Calgary still experiencing drought despite recent snowfall: City

Despite considerable recent snowfall within city limits and in the Rocky Mountains, the City of Calgary says it has seen little relief from drought.

In a statement released Monday, the city says low river flows and dry conditions are still persisting regionally throughout southern Alberta, emphasizing the need for everyone to do their part to conserve water.

City officials says mountain snowpack upstream from Calgary, which provides most of the runoff for the Bow and Elbow Rivers, has increased over the last several days, but continues to trend below average.

March to April is typically when the mountains receive the most snow, according to the city.

Conditions are being closely monitored by city, which is also taking steps to prepare for challenges that may present in the upcoming spring and summer.

“The recent snowfall in the mountains over the last week was a welcome change, but more precipitation is needed throughout the next few months to significantly improve drought conditions,” explained Nicole Newton, Manager of Natural Environment and Adaptation. “If we don’t get the snow and rain we need, outdoor water restrictions will come into effect as early as this spring to ensure there’s enough water to meet Calgary’s essential needs including water for drinking and fighting fires, as well as to support our neighbours and river health.”

The Bow and Elbow River flows have generally remained below average this winter, according to the city, and total reservoir storage in the Bow watershed upstream from Calgary is also below average for this time of year.

In the city, water storage at the Glenmore Reservoir is slightly above historic norms, due largely in part to water conservation to date and 2020 upgrades, which nearly doubled the amount of water that could be stored, the city says.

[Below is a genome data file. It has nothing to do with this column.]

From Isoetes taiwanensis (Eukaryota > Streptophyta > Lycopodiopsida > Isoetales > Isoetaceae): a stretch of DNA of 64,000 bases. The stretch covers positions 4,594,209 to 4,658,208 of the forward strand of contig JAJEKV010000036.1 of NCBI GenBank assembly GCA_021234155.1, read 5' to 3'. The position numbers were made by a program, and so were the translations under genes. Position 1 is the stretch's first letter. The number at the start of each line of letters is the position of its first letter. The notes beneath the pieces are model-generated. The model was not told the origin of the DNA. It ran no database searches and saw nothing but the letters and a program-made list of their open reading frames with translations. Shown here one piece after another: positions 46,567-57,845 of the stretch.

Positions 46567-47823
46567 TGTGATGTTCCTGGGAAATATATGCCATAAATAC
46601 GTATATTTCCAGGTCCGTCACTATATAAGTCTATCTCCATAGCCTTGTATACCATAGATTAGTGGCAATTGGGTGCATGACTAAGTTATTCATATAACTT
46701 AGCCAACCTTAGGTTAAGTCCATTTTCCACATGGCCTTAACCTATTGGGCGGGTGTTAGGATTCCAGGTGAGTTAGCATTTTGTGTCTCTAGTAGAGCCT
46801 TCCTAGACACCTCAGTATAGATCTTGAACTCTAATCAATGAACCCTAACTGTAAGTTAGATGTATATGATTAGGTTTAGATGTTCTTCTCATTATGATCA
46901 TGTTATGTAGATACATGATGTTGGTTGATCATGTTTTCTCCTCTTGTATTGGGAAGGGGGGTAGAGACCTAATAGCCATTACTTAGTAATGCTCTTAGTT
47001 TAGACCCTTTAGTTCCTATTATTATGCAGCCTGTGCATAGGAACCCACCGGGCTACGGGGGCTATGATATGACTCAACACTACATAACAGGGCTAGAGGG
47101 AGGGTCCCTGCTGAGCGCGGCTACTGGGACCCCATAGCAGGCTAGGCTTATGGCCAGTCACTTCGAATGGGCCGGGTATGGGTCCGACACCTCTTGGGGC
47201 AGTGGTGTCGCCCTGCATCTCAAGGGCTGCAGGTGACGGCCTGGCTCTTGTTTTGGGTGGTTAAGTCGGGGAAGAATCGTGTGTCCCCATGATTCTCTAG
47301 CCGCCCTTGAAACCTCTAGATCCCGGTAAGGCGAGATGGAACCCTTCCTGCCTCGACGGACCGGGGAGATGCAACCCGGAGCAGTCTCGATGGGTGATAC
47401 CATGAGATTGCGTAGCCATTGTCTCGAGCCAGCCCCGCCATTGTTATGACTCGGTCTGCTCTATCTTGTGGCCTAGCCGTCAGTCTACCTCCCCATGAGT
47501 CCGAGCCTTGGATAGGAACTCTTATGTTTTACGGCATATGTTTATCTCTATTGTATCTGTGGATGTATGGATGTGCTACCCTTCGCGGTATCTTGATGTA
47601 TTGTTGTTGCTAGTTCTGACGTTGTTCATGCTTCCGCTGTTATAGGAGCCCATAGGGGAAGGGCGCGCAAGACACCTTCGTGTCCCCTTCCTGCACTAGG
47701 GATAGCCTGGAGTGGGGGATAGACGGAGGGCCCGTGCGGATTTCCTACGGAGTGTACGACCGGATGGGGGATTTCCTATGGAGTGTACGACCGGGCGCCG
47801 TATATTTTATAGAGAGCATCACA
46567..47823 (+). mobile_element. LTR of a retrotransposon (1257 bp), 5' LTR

City officials continue to urge water conservation from residents, and now is the time to make every drop count.

Small, daily changes in water use can add up — like washing only full loads in the laundry and dishwasher, turning off the tap while shaving or brushing your teeth, or taking shorter showers. Not only can these habits lower water use, but they can also save money on a household utility bill.

Gardeners are also being encouraged to prepare their yard for dry conditions, the city says. Adding mulch to gardens will help reduce evaporation and installing a rain barrel or two will catch rainwater to use for watering gardens and plants. Those planning new landscaping or gardening projects this year are asked to consider drought-tolerant native plants.

Businesses can also do their part and make water-efficient choices. Owners are asked to find essential and less essential water uses and seeing if there are potential opportunities for water savings, such as fixing leaks to installing water-efficient fixtures.

For more information on drought conditions, as well as tips and resources to use water wisely, visit

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